Around sunset time we were safely back in the cosiness of our modern comforts on the ship. From the ship I could have a glimpse of this remote island, where the people were living a very basic existence - scooping for rain water every day! And here we were in a ship, which was incommunicado with the rest of the civilisation, but was a veritable floating replica of say, Las Vegas! More than 2300 passengers, 1000 crew members from 60 nations, 13 speciality restaurants, spas, discos, karaoke bars, movie theatres, libraries, lecture rooms, swimming pools, a huge auditorium holding 2000 for the grand evening concerts, plays and magic shows, even a 9-hole golf course!

When playing golf on a ship it is more than likely that many balls will fall into the sea, which would an infringement of international environmental norms and fatal for the fish. It was explained to me that these special golf balls met all the technical specifications for the game, but were made of fish food. On softening in the sea water, they would just be the right dish for the fish!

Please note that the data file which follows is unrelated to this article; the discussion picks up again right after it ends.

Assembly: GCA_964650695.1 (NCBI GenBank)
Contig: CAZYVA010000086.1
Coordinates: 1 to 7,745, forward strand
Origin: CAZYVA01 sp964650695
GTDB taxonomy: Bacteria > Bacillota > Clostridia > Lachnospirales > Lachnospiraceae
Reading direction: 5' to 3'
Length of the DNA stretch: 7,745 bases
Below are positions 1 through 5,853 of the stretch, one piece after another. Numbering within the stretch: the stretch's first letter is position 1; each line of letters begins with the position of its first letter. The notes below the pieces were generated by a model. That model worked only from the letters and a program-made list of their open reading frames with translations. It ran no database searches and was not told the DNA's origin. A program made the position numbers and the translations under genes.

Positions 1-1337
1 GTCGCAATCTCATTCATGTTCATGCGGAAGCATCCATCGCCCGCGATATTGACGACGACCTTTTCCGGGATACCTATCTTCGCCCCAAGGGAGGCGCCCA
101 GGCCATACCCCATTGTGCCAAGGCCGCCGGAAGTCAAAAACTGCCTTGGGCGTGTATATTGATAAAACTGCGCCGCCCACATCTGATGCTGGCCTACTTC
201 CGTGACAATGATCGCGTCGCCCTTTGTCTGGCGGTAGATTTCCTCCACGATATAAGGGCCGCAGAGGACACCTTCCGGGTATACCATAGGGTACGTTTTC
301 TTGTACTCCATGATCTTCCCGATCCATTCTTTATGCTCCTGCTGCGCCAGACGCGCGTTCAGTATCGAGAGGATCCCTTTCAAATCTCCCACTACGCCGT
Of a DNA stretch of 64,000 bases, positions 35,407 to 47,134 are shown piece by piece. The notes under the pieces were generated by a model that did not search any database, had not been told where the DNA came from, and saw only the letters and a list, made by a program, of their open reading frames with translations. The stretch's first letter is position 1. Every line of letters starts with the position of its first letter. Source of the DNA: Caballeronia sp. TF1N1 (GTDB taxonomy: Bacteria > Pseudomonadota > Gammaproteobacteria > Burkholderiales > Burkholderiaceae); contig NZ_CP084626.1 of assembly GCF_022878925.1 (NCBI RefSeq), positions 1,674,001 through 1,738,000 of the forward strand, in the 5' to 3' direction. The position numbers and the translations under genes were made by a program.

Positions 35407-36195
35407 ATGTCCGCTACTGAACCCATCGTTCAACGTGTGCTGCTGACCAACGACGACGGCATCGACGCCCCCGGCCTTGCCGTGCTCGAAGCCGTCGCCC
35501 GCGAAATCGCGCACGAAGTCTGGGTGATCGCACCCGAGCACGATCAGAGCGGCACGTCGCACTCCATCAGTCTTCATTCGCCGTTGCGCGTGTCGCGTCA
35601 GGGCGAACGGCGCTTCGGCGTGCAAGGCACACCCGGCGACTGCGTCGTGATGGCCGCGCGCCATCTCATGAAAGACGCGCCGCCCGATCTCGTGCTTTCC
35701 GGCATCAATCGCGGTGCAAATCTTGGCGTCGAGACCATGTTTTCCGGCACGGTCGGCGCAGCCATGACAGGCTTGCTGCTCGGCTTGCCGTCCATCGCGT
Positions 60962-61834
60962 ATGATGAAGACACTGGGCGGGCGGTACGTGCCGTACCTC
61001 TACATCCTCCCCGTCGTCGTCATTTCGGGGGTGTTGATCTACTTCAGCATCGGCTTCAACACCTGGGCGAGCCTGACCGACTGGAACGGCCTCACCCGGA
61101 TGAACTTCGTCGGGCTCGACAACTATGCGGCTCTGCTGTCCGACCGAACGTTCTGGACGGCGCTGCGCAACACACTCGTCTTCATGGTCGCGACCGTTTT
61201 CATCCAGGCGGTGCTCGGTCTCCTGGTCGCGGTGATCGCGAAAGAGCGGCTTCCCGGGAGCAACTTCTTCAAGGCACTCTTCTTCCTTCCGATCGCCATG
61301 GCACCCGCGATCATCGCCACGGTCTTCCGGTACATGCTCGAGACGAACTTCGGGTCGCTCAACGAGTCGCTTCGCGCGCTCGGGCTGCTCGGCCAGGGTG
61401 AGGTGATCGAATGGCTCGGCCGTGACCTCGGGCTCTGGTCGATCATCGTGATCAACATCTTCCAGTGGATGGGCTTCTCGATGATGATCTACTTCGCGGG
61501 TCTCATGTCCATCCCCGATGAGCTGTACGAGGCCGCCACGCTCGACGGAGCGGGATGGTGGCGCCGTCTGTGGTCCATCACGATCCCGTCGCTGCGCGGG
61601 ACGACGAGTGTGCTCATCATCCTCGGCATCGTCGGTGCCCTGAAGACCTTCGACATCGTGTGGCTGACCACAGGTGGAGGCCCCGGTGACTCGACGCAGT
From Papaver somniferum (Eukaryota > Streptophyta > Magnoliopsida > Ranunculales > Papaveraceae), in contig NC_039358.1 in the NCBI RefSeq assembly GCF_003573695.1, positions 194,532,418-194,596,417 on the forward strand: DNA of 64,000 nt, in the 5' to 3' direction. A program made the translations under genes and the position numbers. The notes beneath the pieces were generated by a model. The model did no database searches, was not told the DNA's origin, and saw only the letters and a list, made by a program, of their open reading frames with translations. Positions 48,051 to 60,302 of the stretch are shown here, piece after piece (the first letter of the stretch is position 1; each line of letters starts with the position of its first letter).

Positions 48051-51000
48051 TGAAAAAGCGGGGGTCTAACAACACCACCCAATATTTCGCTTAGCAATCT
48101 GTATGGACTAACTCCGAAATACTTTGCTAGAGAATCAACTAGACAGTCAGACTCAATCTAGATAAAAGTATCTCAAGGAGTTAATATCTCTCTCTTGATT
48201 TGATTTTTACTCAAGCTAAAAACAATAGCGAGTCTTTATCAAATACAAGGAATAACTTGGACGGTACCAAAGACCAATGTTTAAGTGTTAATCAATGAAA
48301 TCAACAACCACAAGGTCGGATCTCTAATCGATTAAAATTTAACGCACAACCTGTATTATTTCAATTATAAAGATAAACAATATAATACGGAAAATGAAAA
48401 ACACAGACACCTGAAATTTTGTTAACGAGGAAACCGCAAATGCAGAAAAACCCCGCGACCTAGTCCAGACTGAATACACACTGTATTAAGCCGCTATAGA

Thousands of miles away from India, I discovered that the entire security of the ship was in the hands of the trustworthy Gurkhas. It was so nice to talk to them in Hindi. They were also delighted. Some cooks on board were Goans. On the last night of the cruise, I suggested to my wife that we eat out in style at the French restaurant. This was the only restaurant on the ship where you had to be properly dressed in dark suit.

In all other restaurants one could go around in T-shirts, bikinis or whatever. When the reception, saw us coming with my wife in sari, he disappeared. He returned shortly with a smart lady in formal western dress. It turned out that she was a Marathi mulgi, from Mulund, Mumbai and she was chief of protocol of the elite restaurant on the ship.

She was bubbling with excitement and took very good care for us. She gave us presents to take home, for children. She had done her diploma from the Catering College on Cadell Road. Every Sunday when the ship berthed back in Honolulu, she was sending Rs. 20,000/- to her mother in Mulund.

So, is this a small world or a vastly huge and incomprehensible world? What a contrast between the lifestyle on the ship and the receding Fanning Island, as we steamed away!